Alveolar macrophages in the lungs play an important role in clearing bacteria and limit bacteria-induced inflammation. CS has been demonstrated to affect the function of alveolar macrophages by shifting their phenotype from M2 to M1 [39, 40]. M1 macrophages respond to bacterial antigens such as LPS by producing relatively more inflammatory cytokines than M2 macrophages [41]. Although this is required for clearance of bacteria, sustained production of inflammatory cytokines may increase lung inflammation, emphysema and also induce goblet cell metaplasia [8, 42]. Based on these observations, we speculate that CS-induced shift in macrophage phenotype may be one of the mechanisms by which CS synergizes with NTHi to increase expression of inflammatory cytokines and this in turn may lead to increased lung inflammation, emphysema and goblet cell metaplasia. Bacterial pathogens or their products other than NTHi may also induce COPD-like changes when combined with CS, but the magnitude of pathological changes may vary depending on the bacteria used. However, further studies are required to confirm this notion.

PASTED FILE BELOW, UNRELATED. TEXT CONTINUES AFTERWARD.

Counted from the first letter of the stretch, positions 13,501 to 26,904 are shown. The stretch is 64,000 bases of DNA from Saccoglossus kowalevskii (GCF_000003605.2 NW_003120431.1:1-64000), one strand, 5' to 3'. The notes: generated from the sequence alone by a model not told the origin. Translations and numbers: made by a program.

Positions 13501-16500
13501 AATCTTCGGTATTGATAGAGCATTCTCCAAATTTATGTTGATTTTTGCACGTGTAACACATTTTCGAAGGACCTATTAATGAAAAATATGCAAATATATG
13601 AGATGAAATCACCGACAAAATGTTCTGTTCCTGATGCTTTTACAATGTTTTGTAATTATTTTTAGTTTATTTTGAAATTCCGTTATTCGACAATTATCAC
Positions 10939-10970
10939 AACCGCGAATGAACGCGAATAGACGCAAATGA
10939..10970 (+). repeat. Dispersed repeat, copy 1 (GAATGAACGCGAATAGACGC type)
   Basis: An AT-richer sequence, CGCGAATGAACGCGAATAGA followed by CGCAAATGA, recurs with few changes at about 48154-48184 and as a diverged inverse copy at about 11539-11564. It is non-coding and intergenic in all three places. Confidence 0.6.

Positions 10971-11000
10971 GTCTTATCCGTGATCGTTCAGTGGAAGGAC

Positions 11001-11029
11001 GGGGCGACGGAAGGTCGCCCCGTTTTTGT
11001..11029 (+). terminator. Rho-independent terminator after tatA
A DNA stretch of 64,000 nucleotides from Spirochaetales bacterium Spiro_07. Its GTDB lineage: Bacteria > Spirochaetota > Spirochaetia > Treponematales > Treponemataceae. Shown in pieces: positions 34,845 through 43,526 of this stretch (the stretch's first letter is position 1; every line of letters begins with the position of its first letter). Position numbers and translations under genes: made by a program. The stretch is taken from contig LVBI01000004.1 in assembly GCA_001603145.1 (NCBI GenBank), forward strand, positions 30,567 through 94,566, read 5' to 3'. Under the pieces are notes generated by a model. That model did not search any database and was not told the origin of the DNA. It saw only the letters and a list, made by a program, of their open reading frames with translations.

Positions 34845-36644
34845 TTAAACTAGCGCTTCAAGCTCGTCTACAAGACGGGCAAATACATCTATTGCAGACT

CS/HK-NTHi-exposed mice displaying the COPD phenotype were also found to be susceptible to subsequent infection with RV, a virus associated with a majority of viral-associated COPD exacerbations [35, 43]. Four days after challenging with RV, CS/HK-NTHi-exposed mice despite showing minimally higher viral loads than similarly infected RA-, CS-, or NTHi-exposed mice, displayed sustained neutrophilia and lymphocyte infiltration, and increased expression of KC, MIP-2 and IP-10, which was not observed in mice from other groups. These changes were associated with progression in goblet cell metaplasia in small airways and increased expression of Muc5AC (mucin gene) and Gob5, a chloride channel that plays a role in mucin secretion [32]. These mice also showed sustained airways hyperresponsiveness to methacholine challenge. Previously, we have shown that airway epithelial cells isolated from COPD patients are more susceptible to RV infection despite expressing interferon and other antiviral genes [44]. This is probably due to increase in the number of goblet cells in COPD cell cultures, because previously goblet cells have been shown to be more permissive for RV infection [45]. Therefore it is plausible that CS/HK-NTHi mice which show increased numbers of goblet cells in their airways may be more susceptible to RV infection. In addition, exposure to CS may also support replication of virus and induce aberrant production of inflammatory cytokines. Consistent with this notion, acute exposure to CS was shown to increase production of pro-inflammatory cytokines and reduce expression of antiviral genes in response to RV infection in airway epithelial cells [46, 47]. Such aberrant increases in inflammatory cytokines following RV infection may further enhance lung inflammation, goblet cell metaplasia and airways obstruction. However further studies are required to confirm this notion. These observations are consistent with human studies, in which mild COPD patients were shown to develop sustained lower respiratory tract symptoms and increased infiltration of neutrophil and lymphocyte in the lungs after experimental rhinovirus infection [35]. These changes correlated with decreases in lung function in these patients. Another noteworthy observation is that CS/HK-NTHi-exposed mice infected with RV also showed sustained increases in IP-10 levels, which has been proposed to be one of the biomarkers of COPD exacerbations [48, 49]. These similarities in responses to RV infection between COPD patients and CS/HK-NTHi mice imply that this model may be useful in understanding the molecular mechanisms related to viral-associated COPD exacerbations and progression of lung disease.